In the human world, we don't have an expectation that our own names are universally unique or "owned" by us. For example, there are many Johns and Vitaliks in the world, but usually we can manage OK anyway.

This project is an experiment that explores a concept where names are shared, duplicated, local, and dynamic. Rather than having names (and what they refer to) imposed on you by a central authority, you choose and maintain your own view of the world. Of course, you can't maintain everything in the world, so it would be nice to be able to delegate portions of the namespace to people you respect or trust, (and allow them to delegate too, recursively).

What it does

In our web-app, users create and maintain their own personal tree of names and associated data, and can publish this to the world. We call these trees zones. In order to authenticate the data in them, zones are hashed and these hashes are stored on the Ethereum blockchain. Along with various types of data like URLs, Ethereum addresses, and comments, users can also create special items called overlays. These are entries that mount somebody else's tree (or a sub-tree thereof) into your own namespace (technical inspiration for the name: OverlayFS).

The important and special part of overlays is that adding one does not simply copy a static snapshot of the data into your tree. Instead, it adds a reference to another address. When the owner of this other address modifies the portion of the sub-tree that you've mounted in, your own view updates instantly to match.

How we built it

We created a very simple smart contract that allows users to associate and update hashes of their zones with their ethereum address, and then deployed it to the Goerli test-net.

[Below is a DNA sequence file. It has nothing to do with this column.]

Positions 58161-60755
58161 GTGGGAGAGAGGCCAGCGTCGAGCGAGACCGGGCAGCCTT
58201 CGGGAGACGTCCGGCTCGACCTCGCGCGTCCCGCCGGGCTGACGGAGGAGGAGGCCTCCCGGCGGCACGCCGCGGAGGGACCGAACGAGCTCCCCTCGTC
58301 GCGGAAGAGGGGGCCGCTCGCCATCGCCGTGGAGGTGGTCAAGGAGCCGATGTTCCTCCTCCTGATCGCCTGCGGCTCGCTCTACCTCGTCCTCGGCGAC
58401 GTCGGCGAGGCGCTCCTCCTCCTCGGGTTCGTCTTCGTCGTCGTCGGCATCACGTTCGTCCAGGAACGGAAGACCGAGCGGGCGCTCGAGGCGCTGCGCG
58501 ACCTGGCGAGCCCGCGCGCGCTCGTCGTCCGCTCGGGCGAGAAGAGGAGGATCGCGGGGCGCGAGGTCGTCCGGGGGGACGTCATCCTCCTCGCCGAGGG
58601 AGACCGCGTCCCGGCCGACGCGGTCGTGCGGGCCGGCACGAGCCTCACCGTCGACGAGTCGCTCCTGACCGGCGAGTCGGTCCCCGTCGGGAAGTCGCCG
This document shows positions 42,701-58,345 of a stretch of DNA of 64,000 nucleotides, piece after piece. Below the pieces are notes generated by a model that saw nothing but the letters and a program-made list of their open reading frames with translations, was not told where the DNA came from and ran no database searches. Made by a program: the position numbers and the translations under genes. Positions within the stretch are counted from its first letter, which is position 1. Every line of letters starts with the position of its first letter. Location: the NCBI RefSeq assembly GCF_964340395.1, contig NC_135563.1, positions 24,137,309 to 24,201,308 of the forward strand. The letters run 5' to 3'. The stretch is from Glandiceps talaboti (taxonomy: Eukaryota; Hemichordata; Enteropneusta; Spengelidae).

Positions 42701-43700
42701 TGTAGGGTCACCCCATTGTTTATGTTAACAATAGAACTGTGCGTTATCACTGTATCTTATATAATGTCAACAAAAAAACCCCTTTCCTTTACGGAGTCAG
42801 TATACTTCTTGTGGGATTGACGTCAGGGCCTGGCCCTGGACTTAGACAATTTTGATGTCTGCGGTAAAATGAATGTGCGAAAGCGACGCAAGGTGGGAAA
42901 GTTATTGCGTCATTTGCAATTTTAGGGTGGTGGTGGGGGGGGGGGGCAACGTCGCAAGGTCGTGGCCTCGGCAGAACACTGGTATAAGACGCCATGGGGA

Next we created a C++ server that stores and retrieves zone data using a websockets API and an LMDB database.

Finally, we built a react web UI that allows users to create, maintain, and browse their zones.

Challenges we ran into

We didn't have enough time to finish the merkle proof system we planned. When complete, this will enable a client such as the web UI to verify that individual items (or ranges of items) retrieved from the server are in-fact included in the desired zone, and that they haven't been tampered with.

Accomplishments that we're proud of

We have built enough of the system to demonstrate the concept of "self-sovereign" naming systems. The UI code is definitely not pretty, but it shows the essential elements of the system:

  • Building up a tree of names and their corresponding values
  • The tree is hashed and this is embedded onto the blockchain so anybody can authenticate it
  • Adding an overlay from somebody else's namespace to your own splices it into your tree
    • Elements that come from other addresses are coloured differently than your own (and a blockie icon is added to show where each one comes from)
    • Names don't need to be unique! Two values can share the same key, and they are all shown together when clicked on so the user can decide which they need

What we learned

Every time we talked with anybody about our idea, they suggested new ideas and use-cases for this naming system that we hadn't considered, for example:

  • Corporate contact lists where records are delegated to each department
  • Bittorrent directories
  • Certificate revocation lists

It seems there is a lot of potential for this type of collaborative, authenticated data-structure!

Live Demo

Visit our website to checkout a live demo.

  • Make sure you are on the Goerli test-net
  • Try tracking the address 0x00E21f272A5829c842702d0bA92D99A8727D6207 to get started

What's next for Overlay Namespaces

  • The UI needs a big overhaul
  • Merkle proofs! Clients should not have to trust the servers.
  • Curated zones of zones to help people discover trees they'd like to overlay
  • Search

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